29 February 2012

Words are Few

My mind is tired. I'll let the pictures talk today (er, this week). 

27 February 2012

A Sunday Drive

Last night I found out I'm not as adventurous as I thought; I am no Huck Finn, nor am I Ishmael or even close to a Charles Wallace. My family is out of town, so I decided to take a drive into the countryside with my camera. I intended to get out of the car - I didn't, that is, until I came back into town.

I was looking for water (so I told myself); I was looking for a path off the road; I don't know what I was looking for, really. I may have found it if I had stopped and walked - I didn't. But the park was nice. Sorry. The pictures aren't great, but it's what I got over the course of an hour or so tonight. It was fun even if I didn't walk the country.

Oh, and the deer were much more curious than the cows.

22 February 2012

Quality or Quantity?

Last weekend was one for the record books. With the exception of June and July, I can't remember a recent weekend that was better for our family. We didn't do anything special, in fact there were times when we didn't do anything but sit on the floor and laugh at the silly antics of our boys.

The height of our rest together came Sunday night when we played hide-and-seek before bath time. It's the best when our two year old counts with his eyes open and runs to your hiding place with as much joy as if he didn't know where to look; or even better, he is so excited about his new ability to count to ten that he counts along while he's hiding nearby.

We haven't laughed like that as a family for months. It was quality time.

I'm wondering though, do our boys care whether we're laughing and having a grand time, or would they simply prefer the presence and attention of their parents?

20 February 2012

Write a Letter

The Collected Letters of C.S. Lewis is one of those books (or volume of books) I plod through; I read several things at a time, but this work is one I put down for long periods, pick up now and then, and read slowly.

Several weeks ago I came across this:
It is the immemorial privilege of letter-writers to commit to paper things they would not say: to write in a more grandiose manner than that in which they speak: and to enlarge upon feelings which would be passed by unnoticed in conversation.
Lewis was a teenager when he wrote that. A genius for sure.

I am often convicted when I read his work, but this time Lewis shines a light on something rather simple: letter writing. The volumes mentioned above total over 3,000 pages, I doubt I've even written 20. Times have changed, but time has not; I can't help but think the writers of long ago, and not so long ago, used their time more wisely.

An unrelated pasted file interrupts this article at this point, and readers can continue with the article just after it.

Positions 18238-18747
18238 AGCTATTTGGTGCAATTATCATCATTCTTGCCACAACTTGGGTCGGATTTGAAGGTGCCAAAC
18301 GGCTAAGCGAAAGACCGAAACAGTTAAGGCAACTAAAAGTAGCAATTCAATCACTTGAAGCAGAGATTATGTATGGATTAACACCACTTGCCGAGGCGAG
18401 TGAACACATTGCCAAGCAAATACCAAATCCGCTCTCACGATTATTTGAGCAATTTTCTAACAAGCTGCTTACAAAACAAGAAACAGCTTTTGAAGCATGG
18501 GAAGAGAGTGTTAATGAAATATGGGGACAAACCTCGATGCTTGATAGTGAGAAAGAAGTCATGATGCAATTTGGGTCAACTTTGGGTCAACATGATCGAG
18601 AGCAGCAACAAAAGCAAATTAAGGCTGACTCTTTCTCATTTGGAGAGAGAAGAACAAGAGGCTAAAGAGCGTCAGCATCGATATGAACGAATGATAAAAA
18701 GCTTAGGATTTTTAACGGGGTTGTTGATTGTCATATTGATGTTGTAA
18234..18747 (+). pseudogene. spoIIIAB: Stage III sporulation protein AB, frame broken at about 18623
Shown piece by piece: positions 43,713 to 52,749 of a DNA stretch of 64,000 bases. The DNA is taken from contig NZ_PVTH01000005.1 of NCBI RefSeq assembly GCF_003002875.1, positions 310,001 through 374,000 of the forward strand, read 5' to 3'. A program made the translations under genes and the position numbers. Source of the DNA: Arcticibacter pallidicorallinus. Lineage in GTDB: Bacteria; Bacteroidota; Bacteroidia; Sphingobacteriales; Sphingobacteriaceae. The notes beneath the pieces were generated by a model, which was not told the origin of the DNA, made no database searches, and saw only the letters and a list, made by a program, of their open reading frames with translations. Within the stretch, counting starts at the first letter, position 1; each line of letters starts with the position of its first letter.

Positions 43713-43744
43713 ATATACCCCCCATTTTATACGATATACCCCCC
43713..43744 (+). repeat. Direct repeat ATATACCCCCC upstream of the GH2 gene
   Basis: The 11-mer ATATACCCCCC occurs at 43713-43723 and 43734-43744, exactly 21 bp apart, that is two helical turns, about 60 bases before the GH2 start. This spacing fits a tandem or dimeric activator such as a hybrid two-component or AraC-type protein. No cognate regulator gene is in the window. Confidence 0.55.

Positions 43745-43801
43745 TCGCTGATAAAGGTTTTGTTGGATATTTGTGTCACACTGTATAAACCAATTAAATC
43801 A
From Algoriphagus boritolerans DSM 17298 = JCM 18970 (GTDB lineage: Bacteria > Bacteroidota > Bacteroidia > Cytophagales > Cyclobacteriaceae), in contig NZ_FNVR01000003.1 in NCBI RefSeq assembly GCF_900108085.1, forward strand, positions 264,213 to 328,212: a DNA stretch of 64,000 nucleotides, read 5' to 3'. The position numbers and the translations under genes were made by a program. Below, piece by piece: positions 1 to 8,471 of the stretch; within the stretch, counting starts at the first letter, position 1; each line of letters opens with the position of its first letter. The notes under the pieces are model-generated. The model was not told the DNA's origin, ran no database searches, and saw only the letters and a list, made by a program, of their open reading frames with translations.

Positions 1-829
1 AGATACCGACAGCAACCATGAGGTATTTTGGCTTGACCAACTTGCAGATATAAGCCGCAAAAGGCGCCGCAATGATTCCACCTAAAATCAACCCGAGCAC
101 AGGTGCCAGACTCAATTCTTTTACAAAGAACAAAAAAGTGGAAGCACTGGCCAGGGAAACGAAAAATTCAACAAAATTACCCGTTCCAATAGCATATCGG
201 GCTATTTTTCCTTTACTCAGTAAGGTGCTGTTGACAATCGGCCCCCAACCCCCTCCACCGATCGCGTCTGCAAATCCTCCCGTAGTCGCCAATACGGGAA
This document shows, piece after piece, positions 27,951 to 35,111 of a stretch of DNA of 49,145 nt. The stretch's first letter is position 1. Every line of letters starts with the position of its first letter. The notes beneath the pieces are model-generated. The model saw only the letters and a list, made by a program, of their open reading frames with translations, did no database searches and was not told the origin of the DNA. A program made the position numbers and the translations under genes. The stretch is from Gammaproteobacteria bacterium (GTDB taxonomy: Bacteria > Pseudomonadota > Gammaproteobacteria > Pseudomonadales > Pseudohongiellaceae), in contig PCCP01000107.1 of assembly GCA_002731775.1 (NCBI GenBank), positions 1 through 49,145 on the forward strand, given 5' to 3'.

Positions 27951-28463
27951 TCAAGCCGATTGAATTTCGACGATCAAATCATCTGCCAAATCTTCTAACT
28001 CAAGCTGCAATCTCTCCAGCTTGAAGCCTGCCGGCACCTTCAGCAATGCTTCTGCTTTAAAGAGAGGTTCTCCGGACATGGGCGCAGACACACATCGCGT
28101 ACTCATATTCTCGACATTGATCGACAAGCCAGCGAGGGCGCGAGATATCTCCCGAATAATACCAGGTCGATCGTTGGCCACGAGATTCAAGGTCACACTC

15 February 2012

Ordinary, Common, or Familiar?

Monday I mentioned that I'm reading Walking on Water, by Madeleine L'Engle. She is challenging me to think about my faith, and the reality of things, in a new way; she's presenting me, again, with childlike faith. It's been great to read this reflection on art and creativity right after reading Wind in the Door, which has in it some of the same ideas - however, in this nonfiction book she makes clear that ideas she presented in her fictional work are to her "probable impossibles."

Like time travel for instance, she presents it as a skill mankind has lost.

This line of thinking about what's real pushed me to think on the concept of ordinary things. We all have an idea of what is holy, what is acceptable to God, and what is common, those things we use for our own good each day. And what is it that makes us sort out the holy from the common? What is it about the lofty ceilings of a church that are so much more acceptable to God than a loft in a barn?

Well, nothing.

13 February 2012

Origin of Man O' Clay

Today I'm participating in the Origins blogfest brought on by: DL Hammons, Katie Mills, Alex J. Cavanaugh, and Matthew MacNish. Thanks to all of them for hosting!

Hop around a little from any of the links above and read how this same dream of writing got started in so many different ways.

As I mulled over my dreams of writing, I realized I can't quite place where, or when, mine began. Somewhere between my home school days when my mom made me write every day in that stupid journal, and those late nights during college when I sat in my empty room with a passion to write and nothing to write about, I just knew.